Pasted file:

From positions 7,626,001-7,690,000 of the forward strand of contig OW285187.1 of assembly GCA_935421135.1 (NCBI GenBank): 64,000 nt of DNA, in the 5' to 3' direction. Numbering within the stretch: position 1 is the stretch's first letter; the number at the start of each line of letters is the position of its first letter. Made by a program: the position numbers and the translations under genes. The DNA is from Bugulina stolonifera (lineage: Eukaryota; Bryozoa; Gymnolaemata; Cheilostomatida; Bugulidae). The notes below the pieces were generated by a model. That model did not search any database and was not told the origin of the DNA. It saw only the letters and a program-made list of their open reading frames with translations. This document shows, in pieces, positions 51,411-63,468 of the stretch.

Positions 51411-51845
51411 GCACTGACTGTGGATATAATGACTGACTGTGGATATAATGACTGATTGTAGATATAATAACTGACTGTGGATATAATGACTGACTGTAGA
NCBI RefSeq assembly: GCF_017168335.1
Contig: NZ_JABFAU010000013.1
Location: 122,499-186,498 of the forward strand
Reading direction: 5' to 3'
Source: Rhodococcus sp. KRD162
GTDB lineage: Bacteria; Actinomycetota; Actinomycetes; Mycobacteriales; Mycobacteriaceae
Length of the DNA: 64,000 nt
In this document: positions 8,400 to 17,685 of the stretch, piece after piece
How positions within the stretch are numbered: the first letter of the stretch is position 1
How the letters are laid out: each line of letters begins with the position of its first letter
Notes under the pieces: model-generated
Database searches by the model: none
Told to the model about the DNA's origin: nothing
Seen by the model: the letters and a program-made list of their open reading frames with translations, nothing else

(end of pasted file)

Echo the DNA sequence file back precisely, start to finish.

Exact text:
From positions 7,626,001-7,690,000 of the forward strand of contig OW285187.1 of assembly GCA_935421135.1 (NCBI GenBank): 64,000 nt of DNA, in the 5' to 3' direction. Numbering within the stretch: position 1 is the stretch's first letter; the number at the start of each line of letters is the position of its first letter. Made by a program: the position numbers and the translations under genes. The DNA is from Bugulina stolonifera (lineage: Eukaryota; Bryozoa; Gymnolaemata; Cheilostomatida; Bugulidae). The notes below the pieces were generated by a model. That model did not search any database and was not told the origin of the DNA. It saw only the letters and a program-made list of their open reading frames with translations. This document shows, in pieces, positions 51,411-63,468 of the stretch.

Positions 51411-51845
51411 GCACTGACTGTGGATATAATGACTGACTGTGGATATAATGACTGATTGTAGATATAATAACTGACTGTGGATATAATGACTGACTGTAGA
NCBI RefSeq assembly: GCF_017168335.1
Contig: NZ_JABFAU010000013.1
Location: 122,499-186,498 of the forward strand
Reading direction: 5' to 3'
Source: Rhodococcus sp. KRD162
GTDB lineage: Bacteria; Actinomycetota; Actinomycetes; Mycobacteriales; Mycobacteriaceae
Length of the DNA: 64,000 nt
In this document: positions 8,400 to 17,685 of the stretch, piece after piece
How positions within the stretch are numbered: the first letter of the stretch is position 1
How the letters are laid out: each line of letters begins with the position of its first letter
Notes under the pieces: model-generated
Database searches by the model: none
Told to the model about the DNA's origin: nothing
Seen by the model: the letters and a program-made list of their open reading frames with translations, nothing else